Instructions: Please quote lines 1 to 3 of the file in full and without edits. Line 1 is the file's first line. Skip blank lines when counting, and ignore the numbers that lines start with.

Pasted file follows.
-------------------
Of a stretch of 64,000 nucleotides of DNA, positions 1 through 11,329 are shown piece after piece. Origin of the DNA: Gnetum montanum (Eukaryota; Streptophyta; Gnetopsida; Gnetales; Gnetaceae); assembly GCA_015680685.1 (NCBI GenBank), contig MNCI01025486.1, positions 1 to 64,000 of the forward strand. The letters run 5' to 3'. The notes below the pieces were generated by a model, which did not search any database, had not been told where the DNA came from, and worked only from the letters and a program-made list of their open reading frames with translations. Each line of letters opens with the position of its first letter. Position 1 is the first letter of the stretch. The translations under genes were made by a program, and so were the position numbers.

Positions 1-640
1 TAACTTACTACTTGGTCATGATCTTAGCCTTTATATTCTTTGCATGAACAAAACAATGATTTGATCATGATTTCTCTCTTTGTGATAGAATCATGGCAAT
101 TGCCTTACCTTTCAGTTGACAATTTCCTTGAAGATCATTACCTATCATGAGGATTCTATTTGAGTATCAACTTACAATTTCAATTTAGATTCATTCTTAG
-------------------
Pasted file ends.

Of a stretch of 64,000 nucleotides of DNA, positions 1 through 11,329 are shown piece after piece. Origin of the DNA: Gnetum montanum (Eukaryota; Streptophyta; Gnetopsida; Gnetales; Gnetaceae); assembly GCA_015680685.1 (NCBI GenBank), contig MNCI01025486.1, positions 1 to 64,000 of the forward strand. The letters run 5' to 3'. The notes below the pieces were generated by a model, which did not search any database, had not been told where the DNA came from, and worked only from the letters and a program-made list of their open reading frames with translations. Each line of letters opens with the position of its first letter. Position 1 is the first letter of the stretch. The translations under genes were made by a program, and so were the position numbers.

Positions 1-640
1 TAACTTACTACTTGGTCATGATCTTAGCCTTTATATTCTTTGCATGAACAAAACAATGATTTGATCATGATTTCTCTCTTTGTGATAGAATCATGGCAAT